4 Everyone Is A Villain At The Start

via: comicvine.gamespot.com

One of the absolute coolest things about Gundam Wing is the fact that almost every single character aside from Relena Peacecraft starts out as a villain. The more you learn about who the Gundam Pilots are and what their missions are (and were in some cases) you’ll learn that they cannot be the heroes you thought they were. In fact, you could make the argument that Oz starts off on a more moral footing than the Gundam boys. Since things quickly change in the series in regard to the “second” Operation Meteor is carried out, we are able to easily discern who the ultimate heroes are. It would not have made us sympathetic to the Colonies or to the Gundam pilots if they carried out either the real Operation Meteor, or the completely unaltered second version of Operation Meteor which they were instructed to do.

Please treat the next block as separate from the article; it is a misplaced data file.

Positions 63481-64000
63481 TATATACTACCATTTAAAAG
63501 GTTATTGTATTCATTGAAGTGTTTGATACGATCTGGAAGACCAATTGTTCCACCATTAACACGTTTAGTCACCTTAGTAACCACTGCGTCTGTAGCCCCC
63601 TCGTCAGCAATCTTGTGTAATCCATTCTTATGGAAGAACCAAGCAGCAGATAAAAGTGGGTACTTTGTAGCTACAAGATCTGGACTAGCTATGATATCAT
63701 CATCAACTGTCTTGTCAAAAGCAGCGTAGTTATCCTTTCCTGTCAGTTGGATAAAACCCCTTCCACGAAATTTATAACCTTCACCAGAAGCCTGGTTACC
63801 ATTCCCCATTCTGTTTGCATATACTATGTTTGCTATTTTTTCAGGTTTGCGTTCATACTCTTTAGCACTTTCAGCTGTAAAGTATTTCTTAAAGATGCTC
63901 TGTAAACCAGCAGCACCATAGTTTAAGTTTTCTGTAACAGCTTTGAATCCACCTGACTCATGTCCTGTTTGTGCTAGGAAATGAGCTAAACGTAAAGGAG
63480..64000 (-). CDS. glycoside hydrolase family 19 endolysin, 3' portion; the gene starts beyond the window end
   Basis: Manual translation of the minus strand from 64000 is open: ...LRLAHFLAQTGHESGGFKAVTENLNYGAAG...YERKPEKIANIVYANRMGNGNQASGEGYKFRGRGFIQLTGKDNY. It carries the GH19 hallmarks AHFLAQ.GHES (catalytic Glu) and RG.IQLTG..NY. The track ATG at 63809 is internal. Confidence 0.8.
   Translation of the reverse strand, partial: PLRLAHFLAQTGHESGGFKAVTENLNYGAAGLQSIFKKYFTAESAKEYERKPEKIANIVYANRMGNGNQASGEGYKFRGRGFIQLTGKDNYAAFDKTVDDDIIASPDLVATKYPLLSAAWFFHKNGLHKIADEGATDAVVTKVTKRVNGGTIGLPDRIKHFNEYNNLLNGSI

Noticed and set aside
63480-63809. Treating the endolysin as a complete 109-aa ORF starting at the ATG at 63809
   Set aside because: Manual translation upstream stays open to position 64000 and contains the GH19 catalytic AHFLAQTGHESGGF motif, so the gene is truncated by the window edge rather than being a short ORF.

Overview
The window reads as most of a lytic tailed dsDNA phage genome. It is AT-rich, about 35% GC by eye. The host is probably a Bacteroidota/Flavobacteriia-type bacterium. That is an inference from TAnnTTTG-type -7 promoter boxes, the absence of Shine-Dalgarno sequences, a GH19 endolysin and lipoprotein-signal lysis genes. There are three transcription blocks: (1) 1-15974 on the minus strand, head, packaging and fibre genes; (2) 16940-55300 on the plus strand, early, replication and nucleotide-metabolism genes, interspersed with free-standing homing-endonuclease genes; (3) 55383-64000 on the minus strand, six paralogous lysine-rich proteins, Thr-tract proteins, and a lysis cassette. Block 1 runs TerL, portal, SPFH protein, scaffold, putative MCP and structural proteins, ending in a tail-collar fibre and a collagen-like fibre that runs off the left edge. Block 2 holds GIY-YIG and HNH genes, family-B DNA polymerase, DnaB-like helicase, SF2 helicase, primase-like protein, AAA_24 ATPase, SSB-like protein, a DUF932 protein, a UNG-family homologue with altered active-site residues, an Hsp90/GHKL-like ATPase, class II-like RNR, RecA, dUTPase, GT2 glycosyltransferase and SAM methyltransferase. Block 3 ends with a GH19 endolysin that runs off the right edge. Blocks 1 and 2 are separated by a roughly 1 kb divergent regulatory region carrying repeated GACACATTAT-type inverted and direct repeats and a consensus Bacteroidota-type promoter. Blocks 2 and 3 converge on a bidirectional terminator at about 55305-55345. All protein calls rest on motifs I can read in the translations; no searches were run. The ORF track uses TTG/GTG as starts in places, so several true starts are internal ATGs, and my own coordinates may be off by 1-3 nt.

3 Alliance In The Shadows

via: YouTube (Neo PantomIme)

Gundam Wing is no stranger to secret alliances and pacts between characters, quite honestly, it is one of the most political entries in the long running anime franchise; you might as well call it Gundam’s Deep Space 9 for the levels of political intrigue that takes place. The face that none of the characters are truly one dimensional allows for all of this to feel natural. The biggest example of this would be between Zechs and Treize Khusrenada who were working closely together since the absolute beginning of the show. This complex relationship has allowed for even the Gundam boys to adapt. My absolute favorite example of this is in Endless Waltz when Trowa Barton enlists in the army of Mariemaia in order to spy on her forces, without anyone else really knowing, save maybe Heero.

2 Trauma & Illness Are Central To Development

via: gundam.wikia.com